Angered, Member Johnston voiced his displeasure when the Board opened discussion on the 2-part ballot measure levy. He said the $212 equity levy “does nothing for us,” and thought the confusion of a two-part ballot question would only be “another nail in the coffin” for a measure that faces an uphill battle. He tried to peel off the second question so as not to “muddy the water,” but the rest of the Board voted against him. Member Wasson asked Business Services Director Bill Hansen if the explicit line “this is not a tax increase” could be put on the $600 levy, but was disappointed to hear a “no” in response. Member Johnston continued his parliamentary wrangling by announcing his support for the $600 levy despite the fact that he would abstain from the vote to put it on the ballot due to his opposition to the additional $200 question. After the meeting, Member Seliga-Punyko could be overheard doubting his good faith. The measure passed, 5-0.

Next up was a state-funded bond, and although the bond before the Board had nothing to do with the District’s credit rating, Member Johnston rolled out a series of quotes from Moody’s Analytics’ recent decision to downgrade the District to perhaps the lowest rating in the state. His point really was a good one: the bond downgrade is a real issue, and does indeed show that some of Member Johnston’s concerns over the years were well-founded. But when Sup. Gronseth reiterated that the District’s rating had nothing to do with the bond in question, Member Johnston yet again had to get in the last word. There is no such thing as a time and a place for Member Johnston: he must make his own righteousness clear at every turn, an act that is, frankly, the epitome of “muddying the water.” Nothing is made clearer by interjecting on every single point and going off on tangents, no matter how much they may prove him right; even though he usually adds the necessary caveats, discourses such as this one are not the mark of someone genuinely concerned about the District. They are the mark of a man trying to score political points for his platform so that he can tell people he was right. He claims to support the levy, but will claim vindication if it fails; he insists the public is well-informed about Board matters and will see through the confusion, but no one did more to advance the confusion than he did.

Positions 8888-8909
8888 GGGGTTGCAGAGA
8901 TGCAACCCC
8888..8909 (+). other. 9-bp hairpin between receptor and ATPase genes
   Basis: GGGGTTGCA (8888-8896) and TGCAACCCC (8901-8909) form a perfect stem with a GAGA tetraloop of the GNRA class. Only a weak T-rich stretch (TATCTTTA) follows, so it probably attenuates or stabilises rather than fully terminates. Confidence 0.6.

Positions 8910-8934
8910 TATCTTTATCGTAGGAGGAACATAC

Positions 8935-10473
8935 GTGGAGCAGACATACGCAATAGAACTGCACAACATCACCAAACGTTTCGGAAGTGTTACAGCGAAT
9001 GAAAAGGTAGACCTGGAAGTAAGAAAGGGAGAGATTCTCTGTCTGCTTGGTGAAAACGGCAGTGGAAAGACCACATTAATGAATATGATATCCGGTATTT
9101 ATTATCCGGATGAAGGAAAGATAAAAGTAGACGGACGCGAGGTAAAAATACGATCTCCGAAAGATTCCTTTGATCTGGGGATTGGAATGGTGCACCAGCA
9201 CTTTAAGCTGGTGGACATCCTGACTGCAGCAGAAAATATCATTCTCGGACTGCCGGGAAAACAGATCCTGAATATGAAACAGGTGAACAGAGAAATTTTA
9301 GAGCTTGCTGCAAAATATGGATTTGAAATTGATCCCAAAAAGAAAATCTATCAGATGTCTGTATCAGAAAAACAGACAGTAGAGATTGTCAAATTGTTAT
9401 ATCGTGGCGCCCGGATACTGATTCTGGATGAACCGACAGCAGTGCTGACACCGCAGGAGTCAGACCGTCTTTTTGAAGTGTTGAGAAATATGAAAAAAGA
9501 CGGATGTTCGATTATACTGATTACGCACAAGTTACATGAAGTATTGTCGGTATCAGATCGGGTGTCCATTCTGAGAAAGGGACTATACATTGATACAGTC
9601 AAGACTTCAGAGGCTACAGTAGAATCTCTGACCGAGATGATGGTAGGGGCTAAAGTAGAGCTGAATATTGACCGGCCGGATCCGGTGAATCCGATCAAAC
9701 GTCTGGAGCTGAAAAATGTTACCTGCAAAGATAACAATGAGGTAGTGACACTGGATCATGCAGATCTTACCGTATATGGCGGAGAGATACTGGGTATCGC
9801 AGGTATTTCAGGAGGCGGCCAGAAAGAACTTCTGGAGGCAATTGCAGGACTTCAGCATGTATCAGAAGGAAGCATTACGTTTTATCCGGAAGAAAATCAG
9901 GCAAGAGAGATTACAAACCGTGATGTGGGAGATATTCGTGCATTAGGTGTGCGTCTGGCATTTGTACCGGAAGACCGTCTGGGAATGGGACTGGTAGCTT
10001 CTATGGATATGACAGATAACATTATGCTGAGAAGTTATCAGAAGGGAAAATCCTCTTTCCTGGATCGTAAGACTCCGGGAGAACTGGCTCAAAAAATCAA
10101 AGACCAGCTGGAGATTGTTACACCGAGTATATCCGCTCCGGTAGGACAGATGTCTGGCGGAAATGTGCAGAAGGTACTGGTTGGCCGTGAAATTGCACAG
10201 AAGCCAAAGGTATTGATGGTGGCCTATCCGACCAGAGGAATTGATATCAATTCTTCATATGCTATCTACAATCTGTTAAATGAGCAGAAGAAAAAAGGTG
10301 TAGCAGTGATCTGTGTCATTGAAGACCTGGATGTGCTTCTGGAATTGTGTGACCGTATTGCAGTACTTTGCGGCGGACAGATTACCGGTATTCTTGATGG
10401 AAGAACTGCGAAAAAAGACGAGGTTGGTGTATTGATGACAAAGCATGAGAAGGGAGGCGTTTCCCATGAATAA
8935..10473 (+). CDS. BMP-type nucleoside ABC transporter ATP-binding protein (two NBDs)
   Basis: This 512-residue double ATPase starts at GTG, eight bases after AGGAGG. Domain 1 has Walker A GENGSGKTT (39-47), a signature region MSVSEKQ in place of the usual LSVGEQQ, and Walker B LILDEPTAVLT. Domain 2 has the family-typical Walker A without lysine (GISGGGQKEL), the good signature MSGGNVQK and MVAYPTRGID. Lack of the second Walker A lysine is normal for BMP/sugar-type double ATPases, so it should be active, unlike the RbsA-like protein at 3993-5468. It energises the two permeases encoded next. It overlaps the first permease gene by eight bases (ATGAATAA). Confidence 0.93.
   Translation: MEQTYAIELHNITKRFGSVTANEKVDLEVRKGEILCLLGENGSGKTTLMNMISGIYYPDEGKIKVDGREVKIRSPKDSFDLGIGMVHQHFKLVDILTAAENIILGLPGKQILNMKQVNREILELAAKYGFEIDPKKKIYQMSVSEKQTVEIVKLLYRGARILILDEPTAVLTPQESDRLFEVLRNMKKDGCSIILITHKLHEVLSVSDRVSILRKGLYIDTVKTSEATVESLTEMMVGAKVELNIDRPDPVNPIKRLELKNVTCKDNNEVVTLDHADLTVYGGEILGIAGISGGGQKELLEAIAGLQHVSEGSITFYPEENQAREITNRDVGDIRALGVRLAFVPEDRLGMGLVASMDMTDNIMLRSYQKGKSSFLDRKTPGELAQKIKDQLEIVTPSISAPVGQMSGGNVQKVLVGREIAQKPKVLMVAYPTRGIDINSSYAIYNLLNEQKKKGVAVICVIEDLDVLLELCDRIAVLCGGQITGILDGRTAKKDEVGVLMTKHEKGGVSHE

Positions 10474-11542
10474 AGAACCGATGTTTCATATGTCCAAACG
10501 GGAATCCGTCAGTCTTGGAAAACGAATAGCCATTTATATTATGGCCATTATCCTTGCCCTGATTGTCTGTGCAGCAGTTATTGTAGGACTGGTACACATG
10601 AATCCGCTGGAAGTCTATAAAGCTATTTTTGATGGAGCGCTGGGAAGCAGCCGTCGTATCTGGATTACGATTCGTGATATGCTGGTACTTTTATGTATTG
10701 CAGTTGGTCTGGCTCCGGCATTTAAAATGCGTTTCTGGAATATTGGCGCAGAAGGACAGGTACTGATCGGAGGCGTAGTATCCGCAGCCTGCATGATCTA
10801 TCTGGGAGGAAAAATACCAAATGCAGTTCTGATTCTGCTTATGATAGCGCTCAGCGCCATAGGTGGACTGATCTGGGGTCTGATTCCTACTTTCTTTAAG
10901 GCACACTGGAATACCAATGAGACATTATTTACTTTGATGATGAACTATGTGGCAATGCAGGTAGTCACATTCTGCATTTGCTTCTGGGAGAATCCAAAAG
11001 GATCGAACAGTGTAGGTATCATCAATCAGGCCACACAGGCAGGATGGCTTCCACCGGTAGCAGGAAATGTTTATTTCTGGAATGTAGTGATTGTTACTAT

By the end of the meeting, the heat of the discussion and the room was driving everyone nuts. When Member Johnston belabored one particular point, a red-faced Member Miernicki threw his head skyward in exasperation. Chair Kasper twice announced there were no more lights lit and moved to a vote when other Members’ lights were quite obviously on; upon being shot down, Member Wasson shook her head and sighed as if to say “to hell with it.” Chair Kasper’s request that Member Johnston clarify a statement led to an obstinate “I said what I said” from Member Johnston. Member Seliga-Punyko’s mumblings were audible from my seat in the audience. Once the Board moved on to less contentious issues involving election judges and such, Member Miernicki began to second measures before they had been read in their entirety. Chair Kasper told the Board he has “four months and nine days” until his term is up, “not that he’s counting.”

In spite of the dysfunction, the winner of the meeting was Sup. Gronseth, who kept his composure as all of his proposals passed. We will have to wait until November to learn how real that victory is. He avoided the easy way out—Member Seliga-Punyko’s path—and has staked his legacy on the $600 levy. If it passes, the District is in decent shape, and he is the man who moved Duluth past the Red Plan rancor and into a new era in which things might actually get done. (The $200 extra levy is a cherry on top, and while I will support it, I don’t have a lot of faith in it.) If it fails, the losses will be catastrophic, and no one’s hands will be clean. Not Member Seliga-Punyko’s: even though she tried to avoid this path, her support of the Board’s past heavy-handed tactics will have come home to roost. Not Member Johnston’s: while he may try to say “I told you so,” his behavior has always prioritized his own purity over any sincere care over the direction of the District, and his endless parliamentary nitpicking did nothing but cloud matters further. And certainly not Sup. Gronseth’s, whose chumminess and leap of faith will appear naïve.

I’m on my knees in prayer already.